Your player needs you the most, when they miss the game winning free throw and other people are afraid to be around them. They need you when they dribble the ball off their foot when they are driving for the win- ning basket. They need you when they get back-door cut on defense for the winning basket even though you told them during the timeout it was coming.

When they don't play well...this is similar to the first one but not the same. This can be after a win or a loss. But your players need you when they don't have a career night. Sure it's fun and necessary to high five those kids and congratulate them on their success, but every coach does that. If you want to be different than most, seek out that player that didn't play well and make sure they go home that night just as important to your team as the Player of Game. It's a pet peeve of mine to especially to see a player who played poorly sulking after a team win and hope it is one of yours too. It's always tempting to call that person out in front of the team but only in certain situations would I recommend it. Be there for that player before they put themselves in that situation in front of their teammates... "shout praise/whisper criticism method"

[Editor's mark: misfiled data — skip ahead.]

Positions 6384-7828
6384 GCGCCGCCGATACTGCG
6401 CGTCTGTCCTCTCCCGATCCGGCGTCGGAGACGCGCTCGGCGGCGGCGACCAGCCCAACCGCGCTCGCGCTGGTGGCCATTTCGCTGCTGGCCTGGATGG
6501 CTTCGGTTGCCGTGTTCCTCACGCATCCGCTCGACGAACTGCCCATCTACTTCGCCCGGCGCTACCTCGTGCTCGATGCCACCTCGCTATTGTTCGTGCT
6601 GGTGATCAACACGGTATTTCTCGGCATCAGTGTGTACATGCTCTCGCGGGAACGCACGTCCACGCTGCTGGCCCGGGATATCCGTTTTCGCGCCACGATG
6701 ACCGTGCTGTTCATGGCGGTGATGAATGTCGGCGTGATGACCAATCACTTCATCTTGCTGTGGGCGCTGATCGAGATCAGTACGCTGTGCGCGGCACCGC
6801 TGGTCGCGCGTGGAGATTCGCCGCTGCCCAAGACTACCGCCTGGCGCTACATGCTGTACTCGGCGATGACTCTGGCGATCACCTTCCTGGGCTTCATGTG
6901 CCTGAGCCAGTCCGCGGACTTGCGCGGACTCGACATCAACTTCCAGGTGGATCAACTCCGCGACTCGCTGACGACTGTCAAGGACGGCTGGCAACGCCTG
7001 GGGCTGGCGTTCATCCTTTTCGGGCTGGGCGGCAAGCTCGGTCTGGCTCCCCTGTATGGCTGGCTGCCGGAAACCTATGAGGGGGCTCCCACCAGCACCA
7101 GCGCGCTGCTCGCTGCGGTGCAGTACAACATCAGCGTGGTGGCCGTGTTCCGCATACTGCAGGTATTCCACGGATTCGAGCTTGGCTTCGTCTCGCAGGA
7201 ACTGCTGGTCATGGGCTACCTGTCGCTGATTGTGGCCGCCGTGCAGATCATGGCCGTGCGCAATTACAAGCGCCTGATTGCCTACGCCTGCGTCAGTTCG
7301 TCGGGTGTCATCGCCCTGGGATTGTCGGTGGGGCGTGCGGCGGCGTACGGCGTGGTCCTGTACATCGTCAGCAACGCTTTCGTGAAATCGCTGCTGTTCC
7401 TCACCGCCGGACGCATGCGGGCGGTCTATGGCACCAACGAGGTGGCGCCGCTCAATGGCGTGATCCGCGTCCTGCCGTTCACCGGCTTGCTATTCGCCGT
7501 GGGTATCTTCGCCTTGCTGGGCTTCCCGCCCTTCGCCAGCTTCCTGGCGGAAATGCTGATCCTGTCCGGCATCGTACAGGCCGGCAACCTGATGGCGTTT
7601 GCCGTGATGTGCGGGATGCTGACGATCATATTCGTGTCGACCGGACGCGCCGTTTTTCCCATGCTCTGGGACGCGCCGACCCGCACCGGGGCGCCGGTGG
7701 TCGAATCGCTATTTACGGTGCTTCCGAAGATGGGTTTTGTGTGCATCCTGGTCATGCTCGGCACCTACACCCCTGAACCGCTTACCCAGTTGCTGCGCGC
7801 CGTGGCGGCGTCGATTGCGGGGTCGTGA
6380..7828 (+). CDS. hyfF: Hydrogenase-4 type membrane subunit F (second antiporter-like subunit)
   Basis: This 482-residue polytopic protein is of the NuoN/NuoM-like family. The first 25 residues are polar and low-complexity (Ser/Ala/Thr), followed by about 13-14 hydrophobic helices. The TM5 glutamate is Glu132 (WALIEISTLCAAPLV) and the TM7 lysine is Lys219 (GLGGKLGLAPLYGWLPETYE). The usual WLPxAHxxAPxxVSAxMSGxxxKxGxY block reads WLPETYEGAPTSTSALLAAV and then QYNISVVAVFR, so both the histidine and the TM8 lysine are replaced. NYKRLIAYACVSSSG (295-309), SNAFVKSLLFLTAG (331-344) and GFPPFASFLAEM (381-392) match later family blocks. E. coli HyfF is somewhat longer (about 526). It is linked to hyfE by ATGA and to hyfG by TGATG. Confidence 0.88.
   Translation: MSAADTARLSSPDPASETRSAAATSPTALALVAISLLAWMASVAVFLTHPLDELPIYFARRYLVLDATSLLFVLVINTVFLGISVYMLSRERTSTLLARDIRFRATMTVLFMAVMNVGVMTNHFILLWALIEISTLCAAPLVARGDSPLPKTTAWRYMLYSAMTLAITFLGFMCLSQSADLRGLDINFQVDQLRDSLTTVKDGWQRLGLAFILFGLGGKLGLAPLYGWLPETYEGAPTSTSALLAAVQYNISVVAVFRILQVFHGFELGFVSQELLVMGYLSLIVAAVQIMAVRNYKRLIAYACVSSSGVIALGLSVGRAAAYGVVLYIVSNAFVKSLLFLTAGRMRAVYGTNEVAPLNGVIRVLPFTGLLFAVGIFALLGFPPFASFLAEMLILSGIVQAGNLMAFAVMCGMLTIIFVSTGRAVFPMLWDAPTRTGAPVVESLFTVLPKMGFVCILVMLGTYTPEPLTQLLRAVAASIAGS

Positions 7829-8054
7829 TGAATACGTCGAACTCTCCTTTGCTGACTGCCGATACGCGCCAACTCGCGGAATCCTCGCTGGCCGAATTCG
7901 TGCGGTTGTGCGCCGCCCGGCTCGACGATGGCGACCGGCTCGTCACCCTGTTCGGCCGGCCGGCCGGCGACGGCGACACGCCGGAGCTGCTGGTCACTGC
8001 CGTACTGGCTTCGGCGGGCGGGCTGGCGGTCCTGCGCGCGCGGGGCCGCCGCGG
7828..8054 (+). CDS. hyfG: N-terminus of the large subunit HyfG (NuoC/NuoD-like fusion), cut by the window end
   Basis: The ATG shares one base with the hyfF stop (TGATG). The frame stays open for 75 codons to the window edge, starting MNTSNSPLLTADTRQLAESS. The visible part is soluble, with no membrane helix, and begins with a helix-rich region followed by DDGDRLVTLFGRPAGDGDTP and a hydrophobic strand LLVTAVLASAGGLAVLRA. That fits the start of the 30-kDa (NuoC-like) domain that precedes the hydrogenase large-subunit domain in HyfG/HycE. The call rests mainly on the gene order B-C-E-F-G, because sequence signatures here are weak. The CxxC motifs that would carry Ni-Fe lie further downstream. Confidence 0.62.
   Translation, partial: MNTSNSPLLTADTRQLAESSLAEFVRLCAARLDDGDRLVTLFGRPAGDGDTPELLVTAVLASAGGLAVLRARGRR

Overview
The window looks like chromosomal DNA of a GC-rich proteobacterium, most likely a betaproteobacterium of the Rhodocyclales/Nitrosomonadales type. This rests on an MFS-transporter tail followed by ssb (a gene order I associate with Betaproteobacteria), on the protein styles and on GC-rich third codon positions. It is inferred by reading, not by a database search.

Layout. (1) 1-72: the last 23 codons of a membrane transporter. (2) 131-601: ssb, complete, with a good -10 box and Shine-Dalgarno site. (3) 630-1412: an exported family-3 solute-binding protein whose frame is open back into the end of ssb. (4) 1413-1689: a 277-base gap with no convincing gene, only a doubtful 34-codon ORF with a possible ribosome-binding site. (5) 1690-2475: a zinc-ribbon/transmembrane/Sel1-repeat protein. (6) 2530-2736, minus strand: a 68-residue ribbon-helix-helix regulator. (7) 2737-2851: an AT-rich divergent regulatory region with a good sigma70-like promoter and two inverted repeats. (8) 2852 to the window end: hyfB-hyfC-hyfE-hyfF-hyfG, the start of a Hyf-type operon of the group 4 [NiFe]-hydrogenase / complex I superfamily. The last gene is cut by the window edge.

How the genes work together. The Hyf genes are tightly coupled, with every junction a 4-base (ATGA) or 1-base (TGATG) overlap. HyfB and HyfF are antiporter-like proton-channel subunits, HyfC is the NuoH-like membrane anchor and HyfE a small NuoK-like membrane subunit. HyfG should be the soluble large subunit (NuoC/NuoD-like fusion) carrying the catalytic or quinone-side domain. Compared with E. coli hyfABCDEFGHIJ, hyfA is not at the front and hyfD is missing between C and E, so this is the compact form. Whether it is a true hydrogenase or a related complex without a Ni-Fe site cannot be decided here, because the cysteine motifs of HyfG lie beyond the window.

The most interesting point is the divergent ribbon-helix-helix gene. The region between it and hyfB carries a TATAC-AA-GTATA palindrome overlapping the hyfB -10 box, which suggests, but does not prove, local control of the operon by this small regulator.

When they don't play at all... Here I am speaking to that player who has played in all your pre-season scrimmages. They had a role in some early non-conference games. But invariably, there comes a game, that for whatever the circumstance, their number isn't called. This player needs you after the game. There certainly probably wasn't a plan to NOT play them. It just happened. There surely wasn't time to explain it as it was happening. But your player needs to hear from you before they leave the locker room that night. Maybe even before they go into the locker room. Even your "best team player" will need you. Apart from their own questions, they know they are going to be explaining it to family, friends, and others. Give them a few minutes of your time and help them through this situation.